Coastguards have today demanded shipping stays at least two miles away, planes must keep a distance of three miles, while rigs up to four miles away are being emptied in case they get caught up in any explosion.

'This is the well from hell,' said Frederic Hauge, head of Bellona, a leading Norwegian group that closely monitors the oil industry.

'This problem is out of control and is only going to get bigger and bigger,' he added, saying the high pressure of the undersea reservoirs in the North Sea field made it especially hard to shut off.

It is also being reported the team of Texan 'Hellfighters' who battled the Deepwater Horizon disaster in April 2010, which killed 11 and injured 16, is being brought to Scotland by Total to prevent or tackle a blast.

The incident in the Gulf of Mexico shocked the world and cost oil giant BP almost £5 billion in reparations, and anything on that scale would be unprecedented in Britain.

Fears have risen because the Total rig is now surrounded by a giant gas cloud, with a sheen of liquid gas on the water - a tell-tale sign there is a large leak.

Total's shares dived about five percent today as it scrambled to present a strategy to deal with the leak.

David Hainsworth, health, safety and environment manager for the company, told the Good Morning Scotland programme that there are risks around the situation.

He said: 'The gas is flammable but the platform power was turned off to minimise risk of ignition, but clearly there is a risk.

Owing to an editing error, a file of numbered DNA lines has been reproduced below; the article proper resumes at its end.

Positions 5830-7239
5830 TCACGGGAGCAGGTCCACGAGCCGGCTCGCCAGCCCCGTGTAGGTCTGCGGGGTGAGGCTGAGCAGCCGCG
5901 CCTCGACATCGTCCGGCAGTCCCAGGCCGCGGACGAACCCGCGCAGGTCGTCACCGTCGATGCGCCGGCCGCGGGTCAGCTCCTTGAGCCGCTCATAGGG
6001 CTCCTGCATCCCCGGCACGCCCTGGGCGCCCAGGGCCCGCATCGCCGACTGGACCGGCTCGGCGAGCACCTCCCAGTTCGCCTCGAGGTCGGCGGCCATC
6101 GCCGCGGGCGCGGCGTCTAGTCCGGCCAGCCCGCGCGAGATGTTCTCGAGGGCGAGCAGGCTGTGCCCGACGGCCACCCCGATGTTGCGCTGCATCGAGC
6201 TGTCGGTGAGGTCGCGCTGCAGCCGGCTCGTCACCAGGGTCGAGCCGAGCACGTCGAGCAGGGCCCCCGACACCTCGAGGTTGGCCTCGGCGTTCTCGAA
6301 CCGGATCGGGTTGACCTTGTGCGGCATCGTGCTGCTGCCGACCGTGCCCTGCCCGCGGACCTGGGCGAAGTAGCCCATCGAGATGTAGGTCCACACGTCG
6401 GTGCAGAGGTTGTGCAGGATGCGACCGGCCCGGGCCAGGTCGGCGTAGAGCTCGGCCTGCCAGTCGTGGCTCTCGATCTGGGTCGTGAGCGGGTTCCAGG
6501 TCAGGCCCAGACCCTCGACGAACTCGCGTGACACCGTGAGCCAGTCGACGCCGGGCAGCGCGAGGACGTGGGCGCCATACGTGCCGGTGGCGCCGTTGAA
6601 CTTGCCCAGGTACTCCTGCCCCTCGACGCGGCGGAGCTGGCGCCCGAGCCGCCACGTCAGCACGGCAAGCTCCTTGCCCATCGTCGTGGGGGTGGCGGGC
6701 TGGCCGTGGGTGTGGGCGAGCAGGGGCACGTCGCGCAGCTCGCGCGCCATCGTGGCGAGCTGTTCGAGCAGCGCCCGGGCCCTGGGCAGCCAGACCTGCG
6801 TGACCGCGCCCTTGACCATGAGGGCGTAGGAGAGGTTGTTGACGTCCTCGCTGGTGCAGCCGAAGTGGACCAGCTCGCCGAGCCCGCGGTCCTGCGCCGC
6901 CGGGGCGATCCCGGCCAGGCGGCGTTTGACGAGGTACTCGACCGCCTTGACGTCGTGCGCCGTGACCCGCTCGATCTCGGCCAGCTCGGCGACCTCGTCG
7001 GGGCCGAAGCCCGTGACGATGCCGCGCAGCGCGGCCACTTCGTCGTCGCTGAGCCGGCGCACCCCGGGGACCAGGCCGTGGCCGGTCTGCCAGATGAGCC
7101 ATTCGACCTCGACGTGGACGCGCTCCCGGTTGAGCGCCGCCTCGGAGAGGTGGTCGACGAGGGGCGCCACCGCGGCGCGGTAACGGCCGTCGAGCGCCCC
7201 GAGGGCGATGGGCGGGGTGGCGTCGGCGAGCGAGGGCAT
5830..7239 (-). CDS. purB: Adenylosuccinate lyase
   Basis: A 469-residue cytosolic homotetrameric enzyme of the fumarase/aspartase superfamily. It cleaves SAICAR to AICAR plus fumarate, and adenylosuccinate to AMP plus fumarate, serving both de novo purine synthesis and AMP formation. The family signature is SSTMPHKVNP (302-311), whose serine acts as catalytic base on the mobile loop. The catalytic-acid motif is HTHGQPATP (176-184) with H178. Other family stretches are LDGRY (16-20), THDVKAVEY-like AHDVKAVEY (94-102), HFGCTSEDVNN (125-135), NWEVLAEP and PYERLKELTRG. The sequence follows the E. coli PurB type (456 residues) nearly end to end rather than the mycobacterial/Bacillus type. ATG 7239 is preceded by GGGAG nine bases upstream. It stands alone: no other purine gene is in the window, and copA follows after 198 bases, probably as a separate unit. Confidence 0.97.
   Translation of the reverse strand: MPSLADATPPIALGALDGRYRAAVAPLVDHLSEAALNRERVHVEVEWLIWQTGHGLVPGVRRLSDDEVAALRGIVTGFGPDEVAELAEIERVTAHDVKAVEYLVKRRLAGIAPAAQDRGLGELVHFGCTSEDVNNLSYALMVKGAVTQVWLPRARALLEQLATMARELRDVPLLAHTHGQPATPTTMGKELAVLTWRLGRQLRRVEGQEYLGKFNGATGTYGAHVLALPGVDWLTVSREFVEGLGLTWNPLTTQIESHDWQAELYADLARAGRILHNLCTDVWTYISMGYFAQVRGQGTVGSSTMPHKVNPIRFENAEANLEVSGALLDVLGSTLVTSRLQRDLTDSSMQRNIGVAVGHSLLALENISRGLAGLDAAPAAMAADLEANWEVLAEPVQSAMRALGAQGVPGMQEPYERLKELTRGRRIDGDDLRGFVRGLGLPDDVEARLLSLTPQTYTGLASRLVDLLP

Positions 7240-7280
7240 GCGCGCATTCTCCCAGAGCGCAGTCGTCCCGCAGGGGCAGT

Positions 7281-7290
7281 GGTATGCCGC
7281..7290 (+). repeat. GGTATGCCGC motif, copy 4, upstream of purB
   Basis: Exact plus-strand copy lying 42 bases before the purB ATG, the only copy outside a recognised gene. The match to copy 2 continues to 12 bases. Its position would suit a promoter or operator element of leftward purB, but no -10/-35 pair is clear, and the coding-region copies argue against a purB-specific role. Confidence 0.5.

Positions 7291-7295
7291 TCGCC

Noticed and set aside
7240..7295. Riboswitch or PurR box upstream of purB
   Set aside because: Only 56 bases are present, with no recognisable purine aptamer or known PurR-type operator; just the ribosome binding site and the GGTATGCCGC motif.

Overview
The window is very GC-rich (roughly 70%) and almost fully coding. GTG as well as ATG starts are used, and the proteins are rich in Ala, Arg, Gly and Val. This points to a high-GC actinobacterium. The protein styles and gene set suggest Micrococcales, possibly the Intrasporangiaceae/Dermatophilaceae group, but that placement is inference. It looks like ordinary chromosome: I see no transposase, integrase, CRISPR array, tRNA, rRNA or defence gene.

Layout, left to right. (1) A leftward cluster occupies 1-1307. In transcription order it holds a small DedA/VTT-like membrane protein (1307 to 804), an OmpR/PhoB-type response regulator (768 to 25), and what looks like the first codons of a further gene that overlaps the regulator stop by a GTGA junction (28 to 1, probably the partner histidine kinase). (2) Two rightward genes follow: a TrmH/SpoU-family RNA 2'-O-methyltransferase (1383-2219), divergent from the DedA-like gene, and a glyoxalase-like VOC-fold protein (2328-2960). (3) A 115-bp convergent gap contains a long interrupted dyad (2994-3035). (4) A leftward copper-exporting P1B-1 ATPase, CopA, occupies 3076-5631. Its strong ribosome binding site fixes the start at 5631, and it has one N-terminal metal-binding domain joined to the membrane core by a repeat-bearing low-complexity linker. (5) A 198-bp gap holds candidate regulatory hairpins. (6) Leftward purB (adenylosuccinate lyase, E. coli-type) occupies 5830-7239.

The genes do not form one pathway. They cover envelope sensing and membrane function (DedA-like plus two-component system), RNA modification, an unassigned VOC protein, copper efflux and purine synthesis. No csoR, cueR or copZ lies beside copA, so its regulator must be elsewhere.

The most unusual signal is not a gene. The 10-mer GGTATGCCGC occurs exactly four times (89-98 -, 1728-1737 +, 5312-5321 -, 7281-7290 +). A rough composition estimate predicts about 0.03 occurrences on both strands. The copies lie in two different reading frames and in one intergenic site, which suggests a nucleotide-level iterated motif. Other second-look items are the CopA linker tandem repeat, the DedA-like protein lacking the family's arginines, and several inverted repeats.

'We have taken away a series of risks but there is always a possibility, it's low but you never say never.

'The best-case scenario is that the gas in this area is not very productive and it dies off in the coming days and weeks.

'At the moment there is no real evolution of the sheen on the sea but if that was to change - and it's monitored on a daily basis - then the exclusion zone may be increased, but at the moment it will probably stay the same.'

British officials said the gas, containing poisonous hydrogen sulphide - familiar from the smell of rotten eggs - should disperse in the atmosphere. But it poses a risk to anyone close to the source, making capping the well complex.

Poison in the gas could also threaten fish and other marine life nearby, although the rate at which it dissipates in air and water meant it was not a significant threat to people on land.

On Sunday all 238 staff were evacuated from the Elgin platform.

Shell has now removed 85 workers from its Shearwater platform and the nearby Noble Hans Deul drilling rig while the nearby leak is found and stopped, taking the total evacuated from the area to 323.

Drilling operations on its Noble Hans Deul rig have been suspended and the wells have been left in a safe state, Shell said.

'While the move is purely precautionary and primarily driven by the prevailing weather conditions, and both facilities remain operational, it has been decided to reduce numbers to a more manageable level until the full situation surrounding the Elgin leak has been established,' a Shell spokesman added.